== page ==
Which Is The Best Video Conferencing Software For Your Small Business?

Which Is The Best Video Conferencing Software For Your Small Business?

If you've found yourself suddenly navigating the world of video conferencing applications and platforms due to the COVID-19 outbreak, knowing what software is right for you can be a real challenge. You've always worked with students and members in person, because it's what you know and what you've always been great at.

So, how do you know what software features will work best with your business model? And, how do you seamlessly transition to online operations?


We're here to help you answer those questions, with our guide to the most popular video conference platforms on the market, and what they offer you. Want to get started with livestreaming? Download our guide to getting started livestreaming your classes and lessons!


#1: Zoom

There's a good chance that, if you weren't familiar with Zoom before, you are now. This platform has become a household name in video conferencing during social distancing: when people aren't using it to conduct meetings or team huddles, they're using it to host social hours with friends and catch up with family.

So what has made Zoom such a popular option? On top of a fairly user-friendly interface, Zoom also has other fun features such as customizable backgrounds, a gallery view to see all your participants easily. You can also record meetings for future reference later on. However Zoom does has a 100-person limit on participants, and it does have a 40-minute session limit for meetings of over 3 people. They offer three tiers of options on top of the basic plan, and a 30-day trial to see if you like it.

Best for: Small, interactive classes so you can give your students feedback during a lesson. Because Zoom is a two-way platform, having multiple users join in and participate can get hectic real fast, so it is best used if you are deliberately looking to see how each student is doing.


#2: GoToMeeting

LogMeIn has developed numerous business solutions involving video conferencing—including webinar, training, and conferencing solutions—so there's a good chance there is a solution for what you need. Not just for connecting with your students, but also for connecting with your team.

Their team-collaboration apps allow you to call and message your colleagues easily, so you're together even when you're far apart. Their platform GoToMeeting allows two-way video conferencing capabilities of Zoom, but they have also developed GoToWebinar: a product for one-way video conferencing.

GoToWebinar allows for a presenter to go live on video or share their screen, and for participants to ask questions in the chat or through a microphone when the presenter allows them to do so. However, participants can't share their video during these webinar sessions.

Best for: Businesses who plan on hosting many sessions through video conferencing in the future, and want to have many options at their disposal.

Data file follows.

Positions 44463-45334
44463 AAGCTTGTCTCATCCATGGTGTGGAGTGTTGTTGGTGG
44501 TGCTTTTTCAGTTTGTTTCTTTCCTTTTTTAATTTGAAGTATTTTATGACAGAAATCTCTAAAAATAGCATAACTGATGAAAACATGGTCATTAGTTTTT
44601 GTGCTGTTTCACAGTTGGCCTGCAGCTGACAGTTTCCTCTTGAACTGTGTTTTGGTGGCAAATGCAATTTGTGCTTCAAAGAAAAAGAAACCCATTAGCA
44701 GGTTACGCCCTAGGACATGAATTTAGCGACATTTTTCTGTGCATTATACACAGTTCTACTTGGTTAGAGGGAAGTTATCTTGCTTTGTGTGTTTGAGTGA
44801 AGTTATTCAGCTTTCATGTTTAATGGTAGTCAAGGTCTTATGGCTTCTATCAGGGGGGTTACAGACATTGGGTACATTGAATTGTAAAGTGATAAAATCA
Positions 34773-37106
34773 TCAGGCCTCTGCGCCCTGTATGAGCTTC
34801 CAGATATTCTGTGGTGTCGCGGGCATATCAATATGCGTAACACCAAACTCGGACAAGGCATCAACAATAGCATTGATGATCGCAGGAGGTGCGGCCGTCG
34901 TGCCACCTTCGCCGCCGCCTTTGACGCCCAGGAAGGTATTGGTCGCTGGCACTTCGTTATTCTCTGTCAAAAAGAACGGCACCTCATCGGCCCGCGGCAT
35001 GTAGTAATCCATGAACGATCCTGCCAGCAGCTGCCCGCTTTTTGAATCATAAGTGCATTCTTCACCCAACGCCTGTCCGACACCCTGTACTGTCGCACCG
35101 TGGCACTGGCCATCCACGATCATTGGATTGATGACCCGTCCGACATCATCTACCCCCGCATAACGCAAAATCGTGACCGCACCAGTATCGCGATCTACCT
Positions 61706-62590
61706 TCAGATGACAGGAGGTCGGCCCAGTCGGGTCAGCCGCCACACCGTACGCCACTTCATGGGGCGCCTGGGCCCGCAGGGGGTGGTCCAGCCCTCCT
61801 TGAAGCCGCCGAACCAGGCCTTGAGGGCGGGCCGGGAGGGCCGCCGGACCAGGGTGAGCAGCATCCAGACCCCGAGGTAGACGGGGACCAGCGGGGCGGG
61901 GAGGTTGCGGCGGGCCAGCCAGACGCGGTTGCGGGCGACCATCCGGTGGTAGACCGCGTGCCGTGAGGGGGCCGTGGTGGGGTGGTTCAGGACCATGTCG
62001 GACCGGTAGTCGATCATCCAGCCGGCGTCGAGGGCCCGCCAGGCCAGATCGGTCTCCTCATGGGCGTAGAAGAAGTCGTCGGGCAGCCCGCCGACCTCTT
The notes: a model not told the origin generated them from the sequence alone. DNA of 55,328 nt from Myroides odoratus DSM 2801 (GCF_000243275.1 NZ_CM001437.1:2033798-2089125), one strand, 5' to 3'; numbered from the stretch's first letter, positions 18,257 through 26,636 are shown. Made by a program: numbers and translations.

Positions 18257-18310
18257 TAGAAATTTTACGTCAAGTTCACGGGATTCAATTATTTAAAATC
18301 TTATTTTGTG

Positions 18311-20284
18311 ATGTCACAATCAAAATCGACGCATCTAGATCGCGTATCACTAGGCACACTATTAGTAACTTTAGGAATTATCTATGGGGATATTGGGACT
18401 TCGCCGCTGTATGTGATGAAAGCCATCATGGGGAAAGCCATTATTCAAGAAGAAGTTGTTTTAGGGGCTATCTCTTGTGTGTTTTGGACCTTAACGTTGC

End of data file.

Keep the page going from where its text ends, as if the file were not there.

#3: UberConference

This platform is completely web-based, so you can access it from any device. Uberconference comes complete with many smart features to make your life a bit easier during a quite stressful time. Intuitive smart technology provides you with a transcript and actionable items after calls which you can easily send out to participants.

This platform offers two-way streaming, meaning your participants can join in with video and audio to interact with you. Plus, UberConference has removed their time limit, and allowed up to 50 users to participate in a meeting to help out small businesses during this pandemic.

Best for: Business owners who don't have a lot of extra time to figure out new systems or spend hours on following up on classes. The transcription, recording, and analytics features make it ideal if you are a team of one.


#4: Social Media Livestreaming
(Facebook Live, Instagram Live, etc.)

Finally, there is always social media for livestreaming your lessons or webinars. Almost all of the big social media platforms offer some version of live streaming on their platform. The most popular options today are Facebook's and Instagram's live platforms, which make it easy for participants to engage with you.

While Instagram does allow you to request to be in someone's livestream, neither of these platforms actually allow for two-way streaming. They are public-facing livestreams, so anyone can find your stream once it goes live. While the other platforms we mentioned here provide users with a link that they can then send out so participants can join a private class, livestreaming on social media is accessible for anyone to see. 

Best for: Businesses looking to extend their reach and attract new members. Livestreaming on social media is a good idea for teaching classes or sharing your expertise, but you will want to take into consideration what you are willing to share with your members for free, and what you are willing to share as part of the services they have paid for.



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